5 questions on employee health and safety whilst WFH

Many employees are working from home now, but not everybody has an appropriate work station or home office. In a place of work, it’s the employer’s responsibility to ensure employee health and safety. Does this responsibility extend to employee’s homes now a large proportion are WFH? What does working remotely mean for employers’ health and safety responsibilities? Read on to find out.  

Are employers responsible for the health and safety of employees whilst they are working from home?

Yes, employers are responsible for protecting the health and safety of employees working from home in the same manner as they are responsible for those working in offices. This includes employees’ mental health.

Employers have a duty to take all reasonable steps to ensure the health and safety of their employees. 

How can employers ensure the health and safety of my employees whilst they are working from home?

Ask employees to carry out a self-assessment by providing them with the company’s usual risk assessment checklist. They must then identify ways to manage these risks in order to comply with health and safety rules. 

Where the employee is a new or expectant mother, risks to the child must also be accounted for.

For more information on health and safety management, read Managing health and safety during the Coronavirus (COVID-19) crisis.

What potential risks should employers be aware of?

Employers should be mindful of the fact that most employees may not have the necessary equipment and set up for remote working. This gives rise to an increased risk of suffering from work-related upper limb disorders. Furthermore, specific considerations should be given to a potential increase in stress levels caused by limited support, isolation and the pandemic at large. 

Where employees are working from home on a long-term basis and spending a significant time – continuously for an hour or more – on display screen equipment (DSE), employers must conduct home workstation assessments. DSE includes PCs, laptops, tablets and smartphones. However, if the arrangement is temporary, no such obligation arises. It is unclear at this time whether the current situation is considered as ‘long-term’.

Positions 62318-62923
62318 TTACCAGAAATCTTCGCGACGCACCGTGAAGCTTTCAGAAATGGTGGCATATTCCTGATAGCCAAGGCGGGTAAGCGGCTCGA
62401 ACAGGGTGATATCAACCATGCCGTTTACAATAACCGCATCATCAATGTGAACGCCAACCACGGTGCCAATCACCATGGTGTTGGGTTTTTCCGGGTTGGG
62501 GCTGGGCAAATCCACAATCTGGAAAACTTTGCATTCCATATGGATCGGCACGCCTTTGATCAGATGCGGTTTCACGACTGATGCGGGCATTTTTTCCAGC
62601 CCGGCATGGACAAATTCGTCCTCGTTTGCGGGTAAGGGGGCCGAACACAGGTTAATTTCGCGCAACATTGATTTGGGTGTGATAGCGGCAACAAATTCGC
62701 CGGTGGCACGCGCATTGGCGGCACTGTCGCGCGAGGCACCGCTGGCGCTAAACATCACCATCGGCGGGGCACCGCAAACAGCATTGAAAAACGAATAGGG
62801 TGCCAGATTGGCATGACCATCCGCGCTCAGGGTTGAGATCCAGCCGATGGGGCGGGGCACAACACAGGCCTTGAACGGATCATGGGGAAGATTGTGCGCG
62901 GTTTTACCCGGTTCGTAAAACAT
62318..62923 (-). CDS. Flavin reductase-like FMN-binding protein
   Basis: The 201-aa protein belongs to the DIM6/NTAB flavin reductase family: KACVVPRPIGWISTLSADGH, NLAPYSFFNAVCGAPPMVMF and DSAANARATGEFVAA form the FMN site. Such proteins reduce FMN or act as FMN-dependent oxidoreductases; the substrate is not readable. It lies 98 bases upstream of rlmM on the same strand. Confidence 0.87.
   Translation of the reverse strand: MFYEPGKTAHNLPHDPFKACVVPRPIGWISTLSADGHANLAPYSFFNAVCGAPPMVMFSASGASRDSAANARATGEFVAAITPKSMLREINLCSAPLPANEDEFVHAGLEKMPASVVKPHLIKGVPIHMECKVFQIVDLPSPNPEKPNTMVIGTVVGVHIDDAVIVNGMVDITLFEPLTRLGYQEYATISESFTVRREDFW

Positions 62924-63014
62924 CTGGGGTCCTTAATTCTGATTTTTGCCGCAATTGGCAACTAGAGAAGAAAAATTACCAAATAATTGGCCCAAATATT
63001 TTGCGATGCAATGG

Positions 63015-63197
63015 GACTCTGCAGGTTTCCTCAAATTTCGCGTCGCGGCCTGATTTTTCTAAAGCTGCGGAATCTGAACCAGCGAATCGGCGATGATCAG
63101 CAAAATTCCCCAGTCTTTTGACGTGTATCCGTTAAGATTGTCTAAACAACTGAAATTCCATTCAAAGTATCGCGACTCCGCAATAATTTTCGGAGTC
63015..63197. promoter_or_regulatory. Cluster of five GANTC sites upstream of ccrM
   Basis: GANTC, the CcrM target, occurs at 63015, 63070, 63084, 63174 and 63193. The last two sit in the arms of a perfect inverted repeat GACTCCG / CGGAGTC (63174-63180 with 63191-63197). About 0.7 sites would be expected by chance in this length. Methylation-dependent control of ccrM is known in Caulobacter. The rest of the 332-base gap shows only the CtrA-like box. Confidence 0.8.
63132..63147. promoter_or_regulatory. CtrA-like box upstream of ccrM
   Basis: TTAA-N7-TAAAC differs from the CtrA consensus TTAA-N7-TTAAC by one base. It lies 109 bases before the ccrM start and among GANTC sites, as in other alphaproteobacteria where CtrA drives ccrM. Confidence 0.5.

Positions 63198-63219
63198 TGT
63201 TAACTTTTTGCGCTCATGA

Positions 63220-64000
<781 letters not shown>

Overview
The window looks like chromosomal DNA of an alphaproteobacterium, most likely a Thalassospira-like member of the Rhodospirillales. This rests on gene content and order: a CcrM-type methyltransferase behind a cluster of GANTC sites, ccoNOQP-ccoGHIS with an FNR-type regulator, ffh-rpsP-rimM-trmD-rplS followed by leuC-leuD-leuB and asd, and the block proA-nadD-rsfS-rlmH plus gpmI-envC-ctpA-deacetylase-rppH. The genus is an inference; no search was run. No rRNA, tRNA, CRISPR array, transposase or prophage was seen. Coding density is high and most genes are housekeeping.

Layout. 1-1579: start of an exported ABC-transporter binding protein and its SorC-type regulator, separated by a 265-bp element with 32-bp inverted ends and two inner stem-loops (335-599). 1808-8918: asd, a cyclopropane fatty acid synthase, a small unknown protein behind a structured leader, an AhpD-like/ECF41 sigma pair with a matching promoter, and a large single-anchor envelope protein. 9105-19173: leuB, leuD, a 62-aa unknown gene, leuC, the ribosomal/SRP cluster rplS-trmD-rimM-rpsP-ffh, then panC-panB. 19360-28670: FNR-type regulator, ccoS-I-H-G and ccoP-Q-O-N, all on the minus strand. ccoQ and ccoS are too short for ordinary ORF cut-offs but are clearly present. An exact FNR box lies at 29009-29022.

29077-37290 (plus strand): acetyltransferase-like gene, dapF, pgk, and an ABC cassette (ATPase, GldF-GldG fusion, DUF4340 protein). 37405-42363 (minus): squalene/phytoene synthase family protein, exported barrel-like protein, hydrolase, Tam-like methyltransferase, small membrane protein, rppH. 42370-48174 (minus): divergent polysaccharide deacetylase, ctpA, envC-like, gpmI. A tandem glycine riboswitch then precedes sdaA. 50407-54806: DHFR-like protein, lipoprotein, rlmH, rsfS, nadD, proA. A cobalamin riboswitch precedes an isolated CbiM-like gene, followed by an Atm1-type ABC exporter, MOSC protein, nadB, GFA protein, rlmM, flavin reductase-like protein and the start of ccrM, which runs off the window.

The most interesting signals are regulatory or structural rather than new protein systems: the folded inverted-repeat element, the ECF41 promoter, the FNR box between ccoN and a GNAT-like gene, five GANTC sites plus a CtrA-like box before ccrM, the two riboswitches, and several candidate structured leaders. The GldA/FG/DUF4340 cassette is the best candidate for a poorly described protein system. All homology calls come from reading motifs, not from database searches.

How can employers help protect employees health and safety and general well-being? 

Employers can:

  • provide employees with guidance on the best DSE practices and on the best way to set up their workstations
  • encourage employees to take breaks between long spells of screen time and to get up to do some stretching exercises
  • provide employees with appropriate training and inform them of the company’s Health and safety policies
  • provide employees with the right equipment for work
  • maintain regular contact with employees to provide guidance and support
  • offering flexible working hours to accommodate for the caring of children and/or unwell family members 
  • adjust performance targets to reflect the situation and
  • encourage employees to establish a routine and work structure

What else should employers bear in mind? 

They should review their Employers’ Liability Insurance policies to ensure that any accidents or injuries suffered by employees while working from home is covered. They should also keep records of the risks assessed, steps taken and where particular steps aren’t taken, the reason behind that. 

Final thoughts

This is an unprecedented time and given that the lockdown has just been further extended, it seems like we won’t be returning to the office any time soon. As such, it is important for employers to stay up to date with any guidance issued by the UK Health and Safety Executive to safeguard the wellbeing and welfare of their employees throughout this uncertain time. 

Chloe Lai

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